ART

Schola Rosa Art

Overview

We have created an Art Program that talks about God as the “author of beauty” (CCC 2129) and therefore teaches children to look at the created world, God’s masterpiece, for inspiration and for the “rules” of beauty. As the Catechism of the Catholic Church says, “Arising from talent given by the Creator and from man’s own effort, art is a form of practical wisdom, uniting knowledge and skill, to give form to the truth of reality in a language accessible to sight or hearing” (2501). Being mindful of God as our master artist and teacher, the art program also engages the family in a discussion of beauty rooted in the philosophies of Aristotle and St. Thomas Aquinas through art theory handouts and home-follow-up assignments.

 Cycle 1 Cycle 2 Cycle 3
Principles: Aristotle

18 Specific Skills

Principles: St. Thomas Aquinas

18 Specific Skills

Principles: St. Thomas Aquinas

18 Specific Skills

Media: Charcoal, Acrylic, Paper Mache, Textiles, Clay, Mosaic, Jewelry Media: Graphite, Homemade and Acrylic Paint, Mosaics, Charcoal, Textiles, Jewelry, Metallurgy, Clay Media: Copper, Pencil, Charcoal, Textiles, Water Color, Oil Paint, Colored Pencils, Wood and Clay, Camera, Pen and Ink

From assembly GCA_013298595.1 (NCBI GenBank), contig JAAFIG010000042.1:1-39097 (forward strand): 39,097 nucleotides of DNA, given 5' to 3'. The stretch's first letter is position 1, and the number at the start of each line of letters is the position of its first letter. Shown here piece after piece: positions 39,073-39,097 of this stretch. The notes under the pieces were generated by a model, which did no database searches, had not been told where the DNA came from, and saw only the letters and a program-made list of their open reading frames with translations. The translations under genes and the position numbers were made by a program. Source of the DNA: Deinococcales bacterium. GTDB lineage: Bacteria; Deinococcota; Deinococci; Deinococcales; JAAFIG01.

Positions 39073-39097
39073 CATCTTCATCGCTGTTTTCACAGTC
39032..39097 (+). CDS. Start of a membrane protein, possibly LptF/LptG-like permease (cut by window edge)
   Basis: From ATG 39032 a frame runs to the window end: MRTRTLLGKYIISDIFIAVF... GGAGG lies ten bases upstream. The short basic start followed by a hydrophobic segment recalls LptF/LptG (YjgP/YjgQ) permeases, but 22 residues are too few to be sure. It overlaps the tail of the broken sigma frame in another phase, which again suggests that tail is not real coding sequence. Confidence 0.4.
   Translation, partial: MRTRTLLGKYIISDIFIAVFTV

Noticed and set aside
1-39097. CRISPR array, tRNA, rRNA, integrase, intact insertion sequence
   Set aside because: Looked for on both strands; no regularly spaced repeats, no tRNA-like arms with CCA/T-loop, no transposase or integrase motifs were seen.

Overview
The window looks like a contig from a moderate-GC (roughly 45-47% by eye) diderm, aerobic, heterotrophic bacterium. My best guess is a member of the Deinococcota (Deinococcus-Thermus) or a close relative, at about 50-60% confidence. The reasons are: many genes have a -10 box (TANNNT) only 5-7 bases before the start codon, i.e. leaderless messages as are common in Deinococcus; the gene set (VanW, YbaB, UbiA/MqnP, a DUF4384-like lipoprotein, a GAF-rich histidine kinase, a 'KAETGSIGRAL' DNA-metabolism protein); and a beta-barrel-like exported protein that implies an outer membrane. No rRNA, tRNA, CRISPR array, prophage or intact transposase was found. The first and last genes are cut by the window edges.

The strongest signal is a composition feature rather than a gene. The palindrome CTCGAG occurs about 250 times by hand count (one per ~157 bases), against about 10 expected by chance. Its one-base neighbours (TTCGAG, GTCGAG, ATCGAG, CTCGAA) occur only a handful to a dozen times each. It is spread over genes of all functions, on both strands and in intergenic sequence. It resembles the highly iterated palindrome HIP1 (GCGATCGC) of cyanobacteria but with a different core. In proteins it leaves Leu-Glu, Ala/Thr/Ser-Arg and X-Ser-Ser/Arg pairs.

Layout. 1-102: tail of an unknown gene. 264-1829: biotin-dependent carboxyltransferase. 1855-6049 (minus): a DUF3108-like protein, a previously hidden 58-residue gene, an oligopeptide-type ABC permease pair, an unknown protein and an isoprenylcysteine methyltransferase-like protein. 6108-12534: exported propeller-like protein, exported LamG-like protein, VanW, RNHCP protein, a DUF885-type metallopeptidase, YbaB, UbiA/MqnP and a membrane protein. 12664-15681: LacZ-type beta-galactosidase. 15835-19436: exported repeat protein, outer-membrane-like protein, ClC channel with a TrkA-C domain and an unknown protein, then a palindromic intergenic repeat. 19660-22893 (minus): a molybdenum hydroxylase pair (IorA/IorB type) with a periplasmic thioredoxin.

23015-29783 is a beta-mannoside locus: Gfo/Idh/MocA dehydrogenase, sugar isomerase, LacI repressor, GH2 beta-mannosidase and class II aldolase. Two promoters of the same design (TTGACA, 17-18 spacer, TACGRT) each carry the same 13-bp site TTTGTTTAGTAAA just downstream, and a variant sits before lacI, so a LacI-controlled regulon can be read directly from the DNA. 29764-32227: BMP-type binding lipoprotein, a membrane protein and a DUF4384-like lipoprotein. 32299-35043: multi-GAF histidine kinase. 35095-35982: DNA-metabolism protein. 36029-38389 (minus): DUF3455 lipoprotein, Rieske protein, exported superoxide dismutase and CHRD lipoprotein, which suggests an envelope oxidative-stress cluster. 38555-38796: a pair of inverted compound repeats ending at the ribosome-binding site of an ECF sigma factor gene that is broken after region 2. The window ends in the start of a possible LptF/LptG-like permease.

Schola Rosa Art

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Structure

For each unit, there is a general principle of beauty introduced alongside a specific artistic skill. Explanations of both terms and tips are given for parents to engage discussion with their students throughout the week. Five media are taught each year, and we include instructions for each project that are cumulative as the year progresses. Students in PreK-6th grade are only exposed to works of art that meet the outlined requirements of beauty, and they are given art projects that guide them in the creation of works that follow those “rules.” 

Schola Rosa Art

Challenges

The art lessons are designed to be used in any grade level. When a project is particularly complicated, there are instructions for adapting the project to suite younger children. If there are no additional instructions, the project is suitable for all age levels.

The Schola Rosa art program requires teacher-student interaction that develops challenging skills in the student; therefore, many projects will require hands-on help from adults. These projects introduce the students to skills they have not yet learned yet and therefore must be taught. We believe it is important for the teachers and parents to foster these skills, so their children can build upon them as they move forward in art education. All this is to say, “You can do it!” If in doubt, feel free to contact R.A.S. for the extra support and guidance.

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